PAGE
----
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agdgdgdgwngo

What really happens when you delete a file? What is the difference between 'sending the file to the recycle bin/trash' and permanently deleting it through the rm command, shift+delete, or emptying the recycle/trash can?

  • one year ago
  • one year ago

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  1. asnaseer
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    although there are people who can retrieve files even if you delete them from the recycle bin. the only way of really deleting something is to overwrite the same area on the disk with random patterns of ones and zeros.

    • one year ago
  2. agdgdgdgwngo
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    on *nix you have the shred command which does that, but folks say that it is useless if you use a journaling file system like ext4. is that right?

    • one year ago
  3. dmarshall
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    The recycle bin on windows is just a folder. When you send things to recycle bin they are stored there and are not deleted at all, so they can be easily retrieved. When you empty the recycle bin, they are actually deleted. I believe similar systems are on *nix and ios. However, deleting a file merely removes the information that tells the operating system where to find the actual contents of the file - the contents are actually still there, and will remain there until the space they are in is needed for some other data. Shredder and programs like it actually over-write that data so it's no longer stored. Even then, previously stored data CAN usually still be retrieved, although it takes expensive hardware and skilled technicians. You need to save over data something like 30 times to make it impossible to retrieve.

    • one year ago
  4. dmarshall
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    A journaling system is basically a backup copy. There's nothing stopping someone who knows what they're doing from deleting the data from the journal as well as from the disk, although again you'd need software for that purpose.

    • one year ago
  5. rsmith6559
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    My brother told me that currently the DOD requires 100 overwrites to consider a deletion secure. Journalled file systems keep the last however many writes they have room for in a separate area of the disk. I believe that these writes are made before the "disk write" is made. If a crash occurs during the "disk write", the write can be recreated from the journal. It saves having to run fsck, which can take hours on large file systems and restores confidence in the disk's date almost instantly on reboot. Deleting a file is basically like removing it's entry from the table of contents of a book. The pages are still there, but they're marked free, and the OS can't find it. Since the blocks are marked free, they're not overwritten until the filesystem decides to use those blocks again. If you have a disk editor, you'd probably have fun looking around.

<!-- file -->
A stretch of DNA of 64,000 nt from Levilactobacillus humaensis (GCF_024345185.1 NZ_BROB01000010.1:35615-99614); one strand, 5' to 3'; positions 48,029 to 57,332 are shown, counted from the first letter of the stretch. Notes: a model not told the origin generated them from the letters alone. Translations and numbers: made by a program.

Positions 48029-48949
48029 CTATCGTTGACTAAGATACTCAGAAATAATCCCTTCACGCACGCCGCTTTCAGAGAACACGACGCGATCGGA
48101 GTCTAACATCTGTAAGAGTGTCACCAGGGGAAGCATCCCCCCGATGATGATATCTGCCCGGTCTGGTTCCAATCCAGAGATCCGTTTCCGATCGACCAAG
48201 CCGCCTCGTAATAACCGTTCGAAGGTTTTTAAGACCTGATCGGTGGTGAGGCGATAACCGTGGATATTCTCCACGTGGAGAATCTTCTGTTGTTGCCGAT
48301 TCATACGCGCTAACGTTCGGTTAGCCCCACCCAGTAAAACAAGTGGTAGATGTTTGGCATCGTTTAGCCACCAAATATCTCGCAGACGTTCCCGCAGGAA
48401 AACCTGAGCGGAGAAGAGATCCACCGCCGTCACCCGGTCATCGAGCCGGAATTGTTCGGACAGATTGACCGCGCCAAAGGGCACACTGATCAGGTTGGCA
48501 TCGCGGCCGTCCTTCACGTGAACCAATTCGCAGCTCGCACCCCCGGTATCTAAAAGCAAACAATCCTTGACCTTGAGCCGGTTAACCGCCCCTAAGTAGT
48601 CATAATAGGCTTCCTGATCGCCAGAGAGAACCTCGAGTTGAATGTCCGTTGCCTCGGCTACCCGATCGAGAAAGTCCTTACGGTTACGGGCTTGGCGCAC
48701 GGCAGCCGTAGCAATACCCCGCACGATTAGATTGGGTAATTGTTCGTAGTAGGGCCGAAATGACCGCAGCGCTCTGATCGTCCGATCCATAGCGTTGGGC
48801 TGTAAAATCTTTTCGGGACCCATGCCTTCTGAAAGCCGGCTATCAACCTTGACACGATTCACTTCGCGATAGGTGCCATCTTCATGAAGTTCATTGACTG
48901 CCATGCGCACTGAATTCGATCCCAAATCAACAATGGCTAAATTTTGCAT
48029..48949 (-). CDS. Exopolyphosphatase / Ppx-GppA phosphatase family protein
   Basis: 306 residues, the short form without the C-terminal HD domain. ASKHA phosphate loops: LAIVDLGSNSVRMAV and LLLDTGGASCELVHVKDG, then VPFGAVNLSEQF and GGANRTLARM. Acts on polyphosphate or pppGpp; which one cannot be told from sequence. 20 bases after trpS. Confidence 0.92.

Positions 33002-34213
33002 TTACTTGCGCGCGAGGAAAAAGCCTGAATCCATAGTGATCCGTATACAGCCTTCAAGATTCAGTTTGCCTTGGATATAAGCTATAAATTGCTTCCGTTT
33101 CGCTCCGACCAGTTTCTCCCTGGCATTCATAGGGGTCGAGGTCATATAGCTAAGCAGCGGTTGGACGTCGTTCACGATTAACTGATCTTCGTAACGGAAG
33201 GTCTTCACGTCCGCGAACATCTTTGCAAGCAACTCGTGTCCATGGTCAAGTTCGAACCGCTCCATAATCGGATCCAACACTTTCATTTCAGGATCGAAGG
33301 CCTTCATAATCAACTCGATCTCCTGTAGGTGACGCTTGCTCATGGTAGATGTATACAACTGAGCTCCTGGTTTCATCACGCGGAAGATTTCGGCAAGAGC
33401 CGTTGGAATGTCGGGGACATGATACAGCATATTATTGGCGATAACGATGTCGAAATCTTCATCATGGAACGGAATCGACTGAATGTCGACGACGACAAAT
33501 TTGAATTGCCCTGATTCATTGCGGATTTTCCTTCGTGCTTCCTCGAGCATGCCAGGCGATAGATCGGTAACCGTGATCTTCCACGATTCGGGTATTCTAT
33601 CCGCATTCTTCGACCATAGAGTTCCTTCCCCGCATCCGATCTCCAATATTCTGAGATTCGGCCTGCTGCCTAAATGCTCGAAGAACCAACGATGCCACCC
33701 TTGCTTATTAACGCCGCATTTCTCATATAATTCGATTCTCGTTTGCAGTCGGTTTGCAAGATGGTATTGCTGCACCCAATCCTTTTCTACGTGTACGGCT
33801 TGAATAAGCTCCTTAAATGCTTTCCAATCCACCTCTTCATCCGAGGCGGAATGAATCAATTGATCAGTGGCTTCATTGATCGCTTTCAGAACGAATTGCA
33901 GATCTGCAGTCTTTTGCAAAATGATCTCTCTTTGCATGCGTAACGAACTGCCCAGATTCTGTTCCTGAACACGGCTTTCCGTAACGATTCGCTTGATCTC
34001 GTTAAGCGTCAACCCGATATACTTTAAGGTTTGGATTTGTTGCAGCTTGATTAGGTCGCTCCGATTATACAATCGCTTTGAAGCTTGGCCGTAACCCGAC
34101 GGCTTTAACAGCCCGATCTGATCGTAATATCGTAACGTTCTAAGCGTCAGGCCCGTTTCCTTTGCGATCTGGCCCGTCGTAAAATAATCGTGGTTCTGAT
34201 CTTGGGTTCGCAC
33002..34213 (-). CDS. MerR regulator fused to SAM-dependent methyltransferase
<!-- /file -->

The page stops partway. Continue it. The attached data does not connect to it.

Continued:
• one year ago
  6. agdgdgdgwngo
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    If I want to completely 'zero' my storage, would something like 'dd if=/dev/zero of=/dev/sd*' work?

    • one year ago
  7. shadowfiend
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    I believe it should, yes. Writes to a filesystem are not always done on the actual disk, they can be done on the disk cache and not written through to disk until later. This is a major aspect in improving disk IO. In journaled FSes, I believe the journal does stay written to the disk, so that if a disk cache flush gets interrupted for any reason, the journal has a coherent view of what was supposed to happen. Regardless, the journal is still on disk, and there's probably a good way to wipe files on journaled FSes as well. Note that completely "zeroing" your storage as above does delete everything from the OS's perspective, but data is still recoverable with the right tools/instruments.

    • one year ago
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